Louisiana crawfish processor forced to pay USD 140,000 for labor law violations
Crowley, Louisiana, U.S.A.-based Acadia Processors has paid USD 138,629 (EUR 118,000) after an investigation by the U.S. Department of Labor found it owed back wages to 100 employees.
In June 2020, the Center for Migrant Rights filed a whistleblower complaint with the department’s Occupational Safety and Health Administration on behalf of two former Acadia Processors workers who tested positive for COVID-19.
The two workers, Maribel Hernandez and Reyna Isabel Alvarez, who were in the country on temporary H-2B visas, alleged Acadia Processors fired them after they raised concerns about safety protocols at the company’s housing complexes.
The Labor Department’s Wage and Hour Division determined that Acadia violated the Fair Labor Standards Act’s overtime requirements when the employer paid only straight time to employees when they worked more than 40 hours per week.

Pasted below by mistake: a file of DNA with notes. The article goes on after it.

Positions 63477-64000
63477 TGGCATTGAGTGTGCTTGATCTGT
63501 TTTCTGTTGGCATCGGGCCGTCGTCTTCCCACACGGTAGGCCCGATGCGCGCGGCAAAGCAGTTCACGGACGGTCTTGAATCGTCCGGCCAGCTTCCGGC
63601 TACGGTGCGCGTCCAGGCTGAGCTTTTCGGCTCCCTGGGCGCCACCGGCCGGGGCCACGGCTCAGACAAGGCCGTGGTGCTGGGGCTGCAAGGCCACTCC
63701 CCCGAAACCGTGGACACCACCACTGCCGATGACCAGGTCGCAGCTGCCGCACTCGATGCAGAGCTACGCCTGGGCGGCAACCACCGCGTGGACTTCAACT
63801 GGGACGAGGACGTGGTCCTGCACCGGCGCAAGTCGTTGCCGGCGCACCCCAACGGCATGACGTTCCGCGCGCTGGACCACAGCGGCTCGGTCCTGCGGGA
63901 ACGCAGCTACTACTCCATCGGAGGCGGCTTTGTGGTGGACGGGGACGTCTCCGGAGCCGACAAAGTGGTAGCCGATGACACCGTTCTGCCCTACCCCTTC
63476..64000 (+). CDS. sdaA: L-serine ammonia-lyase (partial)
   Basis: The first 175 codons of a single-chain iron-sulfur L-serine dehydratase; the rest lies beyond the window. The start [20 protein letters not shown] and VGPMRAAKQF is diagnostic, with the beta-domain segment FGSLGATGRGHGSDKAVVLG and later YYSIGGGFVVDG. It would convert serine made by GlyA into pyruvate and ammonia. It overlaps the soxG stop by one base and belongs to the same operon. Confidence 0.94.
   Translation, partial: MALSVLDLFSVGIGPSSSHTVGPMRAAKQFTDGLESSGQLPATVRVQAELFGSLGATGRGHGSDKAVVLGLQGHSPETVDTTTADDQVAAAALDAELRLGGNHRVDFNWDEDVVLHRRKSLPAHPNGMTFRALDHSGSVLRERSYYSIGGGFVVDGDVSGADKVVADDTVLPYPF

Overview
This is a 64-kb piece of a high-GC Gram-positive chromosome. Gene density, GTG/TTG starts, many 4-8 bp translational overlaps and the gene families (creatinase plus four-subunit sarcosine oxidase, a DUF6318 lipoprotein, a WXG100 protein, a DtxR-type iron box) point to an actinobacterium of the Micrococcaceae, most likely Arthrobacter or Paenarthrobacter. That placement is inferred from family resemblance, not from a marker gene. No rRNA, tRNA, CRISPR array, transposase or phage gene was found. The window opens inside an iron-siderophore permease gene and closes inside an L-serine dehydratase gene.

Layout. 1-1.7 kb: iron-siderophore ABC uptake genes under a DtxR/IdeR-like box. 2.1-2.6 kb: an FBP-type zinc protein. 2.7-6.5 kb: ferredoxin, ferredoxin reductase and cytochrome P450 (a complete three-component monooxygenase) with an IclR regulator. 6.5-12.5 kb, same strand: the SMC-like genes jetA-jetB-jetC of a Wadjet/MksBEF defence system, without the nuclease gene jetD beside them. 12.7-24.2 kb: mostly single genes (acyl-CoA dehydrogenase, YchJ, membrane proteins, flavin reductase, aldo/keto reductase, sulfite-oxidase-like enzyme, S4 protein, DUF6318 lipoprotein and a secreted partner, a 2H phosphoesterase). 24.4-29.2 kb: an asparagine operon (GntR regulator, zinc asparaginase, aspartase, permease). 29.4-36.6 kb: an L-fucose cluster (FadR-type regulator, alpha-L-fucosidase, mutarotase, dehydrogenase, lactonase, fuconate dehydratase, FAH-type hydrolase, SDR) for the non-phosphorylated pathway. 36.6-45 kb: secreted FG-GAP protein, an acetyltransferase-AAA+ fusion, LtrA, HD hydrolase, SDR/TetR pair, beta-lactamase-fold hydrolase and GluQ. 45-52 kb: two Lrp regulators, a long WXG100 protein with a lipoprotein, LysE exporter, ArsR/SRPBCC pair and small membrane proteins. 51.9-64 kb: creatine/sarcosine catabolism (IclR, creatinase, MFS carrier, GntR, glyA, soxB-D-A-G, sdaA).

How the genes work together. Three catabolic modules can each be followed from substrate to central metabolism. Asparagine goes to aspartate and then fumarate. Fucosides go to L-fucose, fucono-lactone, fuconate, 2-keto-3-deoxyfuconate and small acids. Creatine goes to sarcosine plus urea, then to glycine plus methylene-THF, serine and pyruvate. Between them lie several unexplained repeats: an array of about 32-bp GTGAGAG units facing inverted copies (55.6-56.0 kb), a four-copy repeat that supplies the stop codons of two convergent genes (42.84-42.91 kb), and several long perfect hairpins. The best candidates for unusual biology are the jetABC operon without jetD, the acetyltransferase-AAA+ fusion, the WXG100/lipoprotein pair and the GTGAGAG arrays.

The employer, who paid employees on a piece-rate basis, must also include incentives and bonuses in the calculation of overtime pay, the Department of Labor said.
“Our investigation found a significant number of workers were being denied their legally earned wages,” New Orleans Wage and Hour District Director Troy Mouton said. “These violations occurred amid the [COVID-19] pandemic, when food industry workers put themselves at risk to support the economy and supply U.S. consumers. Ensuring that these workers receive the pay they earned is among the division’s top priorities.”
Acadia Co-Owner Julie Broussard said the company had no comment on the issue.
"It is our policy not to comment on legal matters," Broussard told SeafoodSource.
Photo courtesy of Acadia Processors